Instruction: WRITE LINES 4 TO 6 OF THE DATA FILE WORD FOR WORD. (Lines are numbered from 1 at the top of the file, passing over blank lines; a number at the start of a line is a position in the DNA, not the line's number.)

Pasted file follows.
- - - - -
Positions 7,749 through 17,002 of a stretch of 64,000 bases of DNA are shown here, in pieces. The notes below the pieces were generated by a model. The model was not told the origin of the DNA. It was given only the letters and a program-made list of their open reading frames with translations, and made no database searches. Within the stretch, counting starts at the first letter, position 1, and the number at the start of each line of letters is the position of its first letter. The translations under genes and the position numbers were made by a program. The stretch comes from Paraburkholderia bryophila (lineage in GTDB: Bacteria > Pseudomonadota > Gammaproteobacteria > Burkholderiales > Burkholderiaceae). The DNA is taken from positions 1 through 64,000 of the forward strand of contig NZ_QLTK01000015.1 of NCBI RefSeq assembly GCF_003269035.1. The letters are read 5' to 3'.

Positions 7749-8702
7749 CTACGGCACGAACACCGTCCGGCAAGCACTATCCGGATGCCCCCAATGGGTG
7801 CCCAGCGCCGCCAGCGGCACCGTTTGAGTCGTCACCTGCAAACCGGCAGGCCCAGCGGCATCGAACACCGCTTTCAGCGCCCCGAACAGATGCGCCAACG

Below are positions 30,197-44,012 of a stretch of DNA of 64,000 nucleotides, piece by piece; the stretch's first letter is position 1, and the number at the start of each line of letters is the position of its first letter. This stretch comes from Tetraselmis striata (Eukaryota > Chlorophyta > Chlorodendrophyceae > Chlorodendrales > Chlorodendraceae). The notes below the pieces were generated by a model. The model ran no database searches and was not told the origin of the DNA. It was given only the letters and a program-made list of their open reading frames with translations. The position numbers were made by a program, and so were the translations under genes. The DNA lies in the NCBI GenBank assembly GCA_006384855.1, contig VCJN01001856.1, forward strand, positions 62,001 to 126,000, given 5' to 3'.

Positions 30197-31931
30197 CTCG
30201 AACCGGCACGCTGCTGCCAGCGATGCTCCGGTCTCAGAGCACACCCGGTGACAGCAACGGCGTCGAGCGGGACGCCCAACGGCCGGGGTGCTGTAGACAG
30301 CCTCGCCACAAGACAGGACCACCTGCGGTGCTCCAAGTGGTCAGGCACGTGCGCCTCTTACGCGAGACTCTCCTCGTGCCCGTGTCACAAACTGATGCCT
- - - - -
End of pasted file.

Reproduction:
7801 CCCAGCGCCGCCAGCGGCACCGTTTGAGTCGTCACCTGCAAACCGGCAGGCCCAGCGGCATCGAACACCGCTTTCAGCGCCCCGAACAGATGCGCCAACG

Below are positions 30,197-44,012 of a stretch of DNA of 64,000 nucleotides, piece by piece; the stretch's first letter is position 1, and the number at the start of each line of letters is the position of its first letter. This stretch comes from Tetraselmis striata (Eukaryota > Chlorophyta > Chlorodendrophyceae > Chlorodendrales > Chlorodendraceae). The notes below the pieces were generated by a model. The model ran no database searches and was not told the origin of the DNA. It was given only the letters and a program-made list of their open reading frames with translations. The position numbers were made by a program, and so were the translations under genes. The DNA lies in the NCBI GenBank assembly GCA_006384855.1, contig VCJN01001856.1, forward strand, positions 62,001 to 126,000, given 5' to 3'.

Positions 30197-31931